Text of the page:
Writing as catharsis

Assailed by ocean breeze

Posted in Prose by Lachlan R. Dale on May 18, 2013

Ocean breezeAssailed by the ocean breeze, the boy walked on, following the worn track through the trees and toward the beach. At the waterfront he gazed into the water and lost himself in its volume. Still, he could not help but wish curses upon those who had wronged him. He kicked at small stones, feeling bitterness and suffering the injustice of it all. In his mind he tore his tormentors down; they were forced to acknowledge their wrong-doing; that his essence was more pure, more worthy than theirs could ever be.

These were childish thoughts, he knew, but they granted him a temporary feeling of power. He continued on the path onwards and upwards to a rocky peak above the waves. There he sat cross legged on a stone ledge and looked out to the horizon. He let the open space clear his mind, allowing the rhythmic beating of the waves eroding his sense of self. He focused inwardly and slowed his breath; he opened himself up to let the winds ring inside. As the sun warmed his body, the earth cooled his soul.

Up there on the peak the boy let his self dissolve.

At this point words become unnecessary – worse, they are useless; inherently false; clumsy, unwieldy objects that fundamentally fail to capture the essence of the moment.

The boy rested; allowed himself to be restored. Soon he would walk down the path once more to the absurdity of the world.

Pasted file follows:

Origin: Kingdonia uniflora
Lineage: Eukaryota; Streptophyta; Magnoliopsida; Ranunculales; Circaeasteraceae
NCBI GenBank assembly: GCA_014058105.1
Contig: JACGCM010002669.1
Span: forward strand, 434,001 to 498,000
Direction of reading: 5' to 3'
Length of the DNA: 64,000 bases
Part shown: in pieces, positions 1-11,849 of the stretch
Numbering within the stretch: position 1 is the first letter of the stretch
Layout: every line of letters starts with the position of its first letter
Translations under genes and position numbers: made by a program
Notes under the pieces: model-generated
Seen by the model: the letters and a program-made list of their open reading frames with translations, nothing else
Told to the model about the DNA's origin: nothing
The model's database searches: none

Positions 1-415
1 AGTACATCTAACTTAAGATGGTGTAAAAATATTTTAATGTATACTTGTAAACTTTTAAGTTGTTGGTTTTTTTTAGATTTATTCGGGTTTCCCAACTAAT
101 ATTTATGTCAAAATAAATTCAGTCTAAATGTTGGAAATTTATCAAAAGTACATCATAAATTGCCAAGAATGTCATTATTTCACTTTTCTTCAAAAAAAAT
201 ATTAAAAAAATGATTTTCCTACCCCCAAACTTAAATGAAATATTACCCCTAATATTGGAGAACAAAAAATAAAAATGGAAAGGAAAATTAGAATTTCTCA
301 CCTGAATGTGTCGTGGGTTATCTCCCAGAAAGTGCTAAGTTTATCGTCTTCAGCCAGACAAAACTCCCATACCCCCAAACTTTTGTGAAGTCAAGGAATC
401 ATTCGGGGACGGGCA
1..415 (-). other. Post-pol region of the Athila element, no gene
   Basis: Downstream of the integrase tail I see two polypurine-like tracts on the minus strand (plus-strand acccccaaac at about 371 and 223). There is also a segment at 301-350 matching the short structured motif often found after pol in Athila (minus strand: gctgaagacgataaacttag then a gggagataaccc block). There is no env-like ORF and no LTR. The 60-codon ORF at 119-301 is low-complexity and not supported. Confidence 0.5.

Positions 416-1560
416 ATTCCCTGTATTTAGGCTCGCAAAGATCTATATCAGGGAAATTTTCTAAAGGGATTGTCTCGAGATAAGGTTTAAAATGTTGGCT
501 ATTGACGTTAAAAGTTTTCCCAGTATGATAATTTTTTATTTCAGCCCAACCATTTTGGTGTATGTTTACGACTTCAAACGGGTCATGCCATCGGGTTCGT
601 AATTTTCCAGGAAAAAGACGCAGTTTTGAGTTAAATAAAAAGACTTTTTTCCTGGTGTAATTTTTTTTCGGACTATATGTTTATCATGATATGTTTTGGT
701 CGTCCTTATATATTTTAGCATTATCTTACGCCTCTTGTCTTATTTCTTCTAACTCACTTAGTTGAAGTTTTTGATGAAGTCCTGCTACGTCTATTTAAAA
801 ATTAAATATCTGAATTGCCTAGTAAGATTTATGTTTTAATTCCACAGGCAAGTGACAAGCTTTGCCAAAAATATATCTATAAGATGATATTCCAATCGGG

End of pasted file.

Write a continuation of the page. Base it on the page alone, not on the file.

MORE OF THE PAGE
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Coming soon: a reflection on Carl Jung’s ‘Memories, Dreams, Reflections’

Posted in Ranting and rambling, Zen by Lachlan R. Dale on May 9, 2013
Carl Jung - Memories, Dreams, Reflections

Carl Jung – Memories, Dreams, Reflections

I’ve been a little bit quiet of late; work, post-graduate study and music have been taking up a lot of my time. I thought I’d quickly let you know what I’ve been working on.

I’m developing a summary-of and reflection-on Carl Jung‘s autobiography ‘Memories, Dreams, Reflections‘ in the hope that I can communicate some of the wisdom and exceptional ideas he developed over the course of his life.

It’s a considerable task, but one I feel is particularly important.┬áJung was a fascinating individual who had the incredible insight to link the psychology of the ego and the unconscious with eastern philosophy and spirituality. His work is still exceedingly relevant to people dabbling in eastern philosophy/religion today.

I’m really hoping I can do this project justice – so if you don’t hear much out of me for a while, you’ll know why.

Ideally I’d like to follow this up with some reflections/highlights of some of Hermann Hesse‘s work on philosophy, art and psychology.